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Best Worst Trip Journal: Ethiopia Day 5 – Words Can’t Describe

Poverty child tight nose run

As we travel around from village to village meeting what certainly would qualify as the least of these, it is tough to synthesize into words the emotions I feel.  I think about the writers of the Bible trying to describe heaven with words that were inept at best.  They struggled to convey God’s infinite beauty while I struggle to convey sights of unbelievable sorrow.

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I am so thankful for the opportunity to be here and regain some perspective of what is truly important in life.  Giving a new shirt to a little girl who’s shirt is literally disintegrating off her will give you a quick shot of clarity.

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So let’s start at the beginning of the day.  We were cold and wet from traveling and meeting people as we went.  We found and $11.00 a night hotel and it is true you get what you pay for.

11 dollar room
And I think I even got the honey moon suite

11 dollar lamp

But is amazing what you are thankful for when you don’t have the comforts of home.  My shoes and clothes were soaked to the bone.  I was freezing and not looking forward to another night of cold with no heat.  I almost cried when I found a blanket I could wrap myself up in and stay warm.  I stopped and tossed up a prayer of thanks right then and there to God, but I couldn’t help but think about all the people I met earlier who had no blanket and would have to weather the cold rainy night as they had done a hundred times before.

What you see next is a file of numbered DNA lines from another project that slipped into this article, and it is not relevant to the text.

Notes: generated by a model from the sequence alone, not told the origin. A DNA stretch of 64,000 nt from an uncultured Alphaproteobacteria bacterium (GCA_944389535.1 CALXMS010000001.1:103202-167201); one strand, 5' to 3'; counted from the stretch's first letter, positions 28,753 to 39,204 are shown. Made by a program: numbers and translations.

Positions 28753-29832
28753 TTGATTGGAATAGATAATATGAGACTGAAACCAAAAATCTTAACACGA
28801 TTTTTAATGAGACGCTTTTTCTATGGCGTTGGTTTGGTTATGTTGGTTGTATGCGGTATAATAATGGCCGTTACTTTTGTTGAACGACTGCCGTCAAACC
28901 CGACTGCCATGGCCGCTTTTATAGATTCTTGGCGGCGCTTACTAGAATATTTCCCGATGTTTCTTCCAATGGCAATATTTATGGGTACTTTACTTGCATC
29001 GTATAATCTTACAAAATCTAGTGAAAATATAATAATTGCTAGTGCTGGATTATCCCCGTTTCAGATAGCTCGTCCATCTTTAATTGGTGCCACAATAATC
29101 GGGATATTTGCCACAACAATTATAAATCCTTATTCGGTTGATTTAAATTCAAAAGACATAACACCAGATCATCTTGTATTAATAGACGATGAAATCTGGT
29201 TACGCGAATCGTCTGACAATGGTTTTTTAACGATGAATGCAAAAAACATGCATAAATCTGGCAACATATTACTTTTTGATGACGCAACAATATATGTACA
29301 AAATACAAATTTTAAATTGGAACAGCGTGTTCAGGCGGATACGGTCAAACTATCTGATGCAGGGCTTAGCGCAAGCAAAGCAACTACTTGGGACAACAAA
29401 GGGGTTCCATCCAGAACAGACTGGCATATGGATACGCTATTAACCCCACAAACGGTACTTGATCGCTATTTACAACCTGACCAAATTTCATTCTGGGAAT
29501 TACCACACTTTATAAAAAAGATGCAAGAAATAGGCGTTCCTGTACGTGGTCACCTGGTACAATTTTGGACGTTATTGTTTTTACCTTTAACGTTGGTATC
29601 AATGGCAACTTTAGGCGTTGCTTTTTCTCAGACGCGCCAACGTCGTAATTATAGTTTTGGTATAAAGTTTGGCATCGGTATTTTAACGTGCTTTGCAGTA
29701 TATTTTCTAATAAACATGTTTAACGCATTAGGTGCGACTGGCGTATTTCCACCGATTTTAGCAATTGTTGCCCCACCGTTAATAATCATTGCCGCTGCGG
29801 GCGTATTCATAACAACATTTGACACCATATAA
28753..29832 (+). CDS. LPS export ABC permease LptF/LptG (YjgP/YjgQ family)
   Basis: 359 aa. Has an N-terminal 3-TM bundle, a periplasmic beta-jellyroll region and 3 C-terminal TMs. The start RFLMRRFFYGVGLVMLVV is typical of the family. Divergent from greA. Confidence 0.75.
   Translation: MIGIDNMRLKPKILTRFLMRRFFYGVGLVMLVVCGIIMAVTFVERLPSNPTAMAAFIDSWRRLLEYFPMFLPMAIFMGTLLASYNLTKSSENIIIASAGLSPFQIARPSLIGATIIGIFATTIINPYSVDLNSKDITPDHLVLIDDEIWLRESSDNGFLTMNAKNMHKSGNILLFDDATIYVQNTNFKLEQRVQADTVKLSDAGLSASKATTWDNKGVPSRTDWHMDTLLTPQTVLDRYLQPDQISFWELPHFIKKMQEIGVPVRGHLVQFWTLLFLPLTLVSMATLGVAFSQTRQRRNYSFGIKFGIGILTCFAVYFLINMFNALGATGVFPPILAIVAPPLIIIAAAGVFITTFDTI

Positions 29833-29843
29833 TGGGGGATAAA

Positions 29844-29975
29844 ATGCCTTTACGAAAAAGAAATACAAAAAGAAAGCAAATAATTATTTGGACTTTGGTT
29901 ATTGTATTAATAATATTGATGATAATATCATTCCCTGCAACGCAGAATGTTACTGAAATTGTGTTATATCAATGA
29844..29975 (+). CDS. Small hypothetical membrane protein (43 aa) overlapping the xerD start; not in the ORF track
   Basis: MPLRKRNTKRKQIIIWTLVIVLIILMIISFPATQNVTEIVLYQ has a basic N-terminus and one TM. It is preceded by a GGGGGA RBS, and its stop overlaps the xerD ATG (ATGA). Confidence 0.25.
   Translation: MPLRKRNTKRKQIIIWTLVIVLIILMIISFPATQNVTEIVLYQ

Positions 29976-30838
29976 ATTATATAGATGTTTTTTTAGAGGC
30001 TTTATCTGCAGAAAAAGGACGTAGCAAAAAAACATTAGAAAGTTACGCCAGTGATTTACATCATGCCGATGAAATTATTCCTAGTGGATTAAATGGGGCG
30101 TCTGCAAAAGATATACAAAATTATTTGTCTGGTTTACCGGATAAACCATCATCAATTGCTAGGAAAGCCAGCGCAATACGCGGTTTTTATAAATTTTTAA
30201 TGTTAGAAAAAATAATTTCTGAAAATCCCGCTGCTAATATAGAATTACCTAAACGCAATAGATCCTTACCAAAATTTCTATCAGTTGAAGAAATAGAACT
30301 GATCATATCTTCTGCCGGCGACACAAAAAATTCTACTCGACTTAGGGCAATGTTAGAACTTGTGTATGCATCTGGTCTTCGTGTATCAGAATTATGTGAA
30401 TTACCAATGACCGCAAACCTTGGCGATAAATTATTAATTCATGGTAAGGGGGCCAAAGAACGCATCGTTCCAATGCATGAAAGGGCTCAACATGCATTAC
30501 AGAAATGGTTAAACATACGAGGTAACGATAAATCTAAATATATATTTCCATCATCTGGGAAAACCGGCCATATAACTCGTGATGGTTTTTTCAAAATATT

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The morning brought with it more rain but there were patches of sun and some life changing moments for me as we traveled up into the mountains to meet more families, some with World Vision Sponsors and some without.

Mom shoes

The things we take for granted make a big difference in the lives of these people.  You would not believe how much joy a pair of flip flops from the dollar store brings to people who don’t have shoes. 

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I got the privilege of sliding flip flops on the tiny, cold, and muddy feet of some children and as thankful as they were to me, the fact of the matter is it was me who is indebted to them for the experience.  It is a physical reminder that I must not only talk about my faith but I must live it everyday.  It was humbling to see the kids who only moments earlier were walking through the mud without a thought, walking gingerly in their news flip flops trying to avoid getting their one dollar shoes dirty. 

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It take so little on our part to make such a huge difference for these people.  After my last trip to Tanzania my prayer was that I would not get caught up in the daily rigors of my own self absorbed life and forget what I had seen.  After seeing this sad side of the world again and knowing I want to continue to come here to help these people my prayer is that I will never get use to what I have seen.
Kid goat house mud

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